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New Yorkers are the most highly evolved of Americans: resistant to noise and smells, patient with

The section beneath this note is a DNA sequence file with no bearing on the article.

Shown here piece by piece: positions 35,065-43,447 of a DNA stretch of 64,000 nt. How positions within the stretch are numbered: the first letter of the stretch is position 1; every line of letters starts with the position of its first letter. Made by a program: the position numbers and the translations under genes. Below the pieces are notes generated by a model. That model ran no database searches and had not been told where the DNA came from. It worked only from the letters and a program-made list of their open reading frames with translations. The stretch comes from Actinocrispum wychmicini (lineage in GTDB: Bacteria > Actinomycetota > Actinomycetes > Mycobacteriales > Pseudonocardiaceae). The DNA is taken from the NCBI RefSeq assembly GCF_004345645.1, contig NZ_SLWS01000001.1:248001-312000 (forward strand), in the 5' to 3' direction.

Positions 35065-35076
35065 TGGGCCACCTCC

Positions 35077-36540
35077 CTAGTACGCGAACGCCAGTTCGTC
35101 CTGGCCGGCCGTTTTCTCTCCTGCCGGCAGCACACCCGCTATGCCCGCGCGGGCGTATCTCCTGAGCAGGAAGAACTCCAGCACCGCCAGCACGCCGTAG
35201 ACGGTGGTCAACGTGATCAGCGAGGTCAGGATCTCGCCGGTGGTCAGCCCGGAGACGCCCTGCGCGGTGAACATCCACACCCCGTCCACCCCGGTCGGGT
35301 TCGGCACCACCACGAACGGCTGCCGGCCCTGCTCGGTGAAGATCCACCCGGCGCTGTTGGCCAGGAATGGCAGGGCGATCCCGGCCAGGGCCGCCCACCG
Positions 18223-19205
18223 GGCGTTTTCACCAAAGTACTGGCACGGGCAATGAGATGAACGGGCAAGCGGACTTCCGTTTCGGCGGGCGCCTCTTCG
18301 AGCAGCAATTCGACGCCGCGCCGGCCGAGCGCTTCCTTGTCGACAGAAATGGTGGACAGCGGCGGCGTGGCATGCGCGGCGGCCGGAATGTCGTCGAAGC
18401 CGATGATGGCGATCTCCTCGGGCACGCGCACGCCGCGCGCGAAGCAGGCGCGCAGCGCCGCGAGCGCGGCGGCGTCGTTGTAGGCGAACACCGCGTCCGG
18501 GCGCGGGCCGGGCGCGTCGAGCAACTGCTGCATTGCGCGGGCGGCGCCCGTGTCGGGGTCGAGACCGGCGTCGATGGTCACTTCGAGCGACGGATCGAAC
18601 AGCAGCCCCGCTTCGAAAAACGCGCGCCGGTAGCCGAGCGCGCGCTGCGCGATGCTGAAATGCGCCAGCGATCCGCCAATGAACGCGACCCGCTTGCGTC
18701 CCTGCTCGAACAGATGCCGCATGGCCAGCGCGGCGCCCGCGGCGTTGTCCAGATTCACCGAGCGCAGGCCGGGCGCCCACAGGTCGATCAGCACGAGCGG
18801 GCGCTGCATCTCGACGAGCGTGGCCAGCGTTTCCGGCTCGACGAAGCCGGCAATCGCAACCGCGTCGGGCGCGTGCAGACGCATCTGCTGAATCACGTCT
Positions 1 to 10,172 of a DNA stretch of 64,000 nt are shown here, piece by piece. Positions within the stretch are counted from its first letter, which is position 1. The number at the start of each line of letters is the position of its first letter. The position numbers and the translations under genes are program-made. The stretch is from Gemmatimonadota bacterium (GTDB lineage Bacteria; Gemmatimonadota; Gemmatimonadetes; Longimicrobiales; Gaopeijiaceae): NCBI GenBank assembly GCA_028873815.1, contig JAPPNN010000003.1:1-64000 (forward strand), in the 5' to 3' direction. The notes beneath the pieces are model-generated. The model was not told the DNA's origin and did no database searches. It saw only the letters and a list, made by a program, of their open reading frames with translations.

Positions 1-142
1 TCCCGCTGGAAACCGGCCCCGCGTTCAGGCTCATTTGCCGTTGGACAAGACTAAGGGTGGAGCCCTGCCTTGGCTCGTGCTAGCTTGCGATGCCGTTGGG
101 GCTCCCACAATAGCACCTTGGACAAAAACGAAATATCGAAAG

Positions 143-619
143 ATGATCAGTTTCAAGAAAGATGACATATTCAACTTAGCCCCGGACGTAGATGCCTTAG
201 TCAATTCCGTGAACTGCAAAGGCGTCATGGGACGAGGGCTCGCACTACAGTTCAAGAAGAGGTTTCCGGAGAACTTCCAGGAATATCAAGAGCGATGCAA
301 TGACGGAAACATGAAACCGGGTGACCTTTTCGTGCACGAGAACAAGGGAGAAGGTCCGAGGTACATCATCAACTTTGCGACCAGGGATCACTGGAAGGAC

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sardine-can crowding, and able to adapt their personal possessions and habits to cramped living spaces. The small stage area at the DCAC is probably larger than some Manhattan apartments, but it’s not too far off the mark as the Greenwich Village flat of Maureen “Spanky” Oberfeld, a space that, after 43 days, has become not only her world, but her cell. It takes a while for the Venus Theatre’s production of All She Cares About Is the Yankees to reveal why Spanky (Deborah Lou Randall, executive director of the company) can’t go out the door. A program note on agoraphobia provides a pre-show clue—and might lead viewers to expect a Lifetime-style issue drama. But the gently humorous script, by John Ford Noonan (A Coupla White Chicks Sitting Around Talking), is about more than the pathological fear of the outside world. It touches on the weirder aspects of obsession—Spanky, a fan of the Bronx Bombers, talks and sleeps with rag dolls dressed in pinstriped uniforms—and on the tactics we use to get what we want from the people who care about us. Spanky’s needs are met by deliveries of audiotapes—a mechanism that’s perplexing from the get-go and unsatisfyingly explained only near the end of the play. She uses the tapes to act out fantasies of appearing on a Yankees-trivia game show, coaching the team, and making out with a player; they also contain messages from friends, one of whom plays back an old taped missive from Spanky. The play often sags under the weight of all this recorded material: The gifted and utterly credible Randall is too often compelled to dialogue with Memorex. (Bruce Phillips, Michael Rizzo, Mark Lewis, and Mike Leifman provide voice-overs.) It’s best to ignore the unconvincing elements of Yankees—why does a Minnesota expatriate have a Rosie O’Donnell-perfect New York accent? why would a stat-keeping Yankee fan ever turn off the TV during a game?—and relish Randall’s wholly tuned-in, sometimes disturbing performance. You’ll appreciate the fresh air when you go out the door after a very claustrophobic hour. —Pamela Murray Winters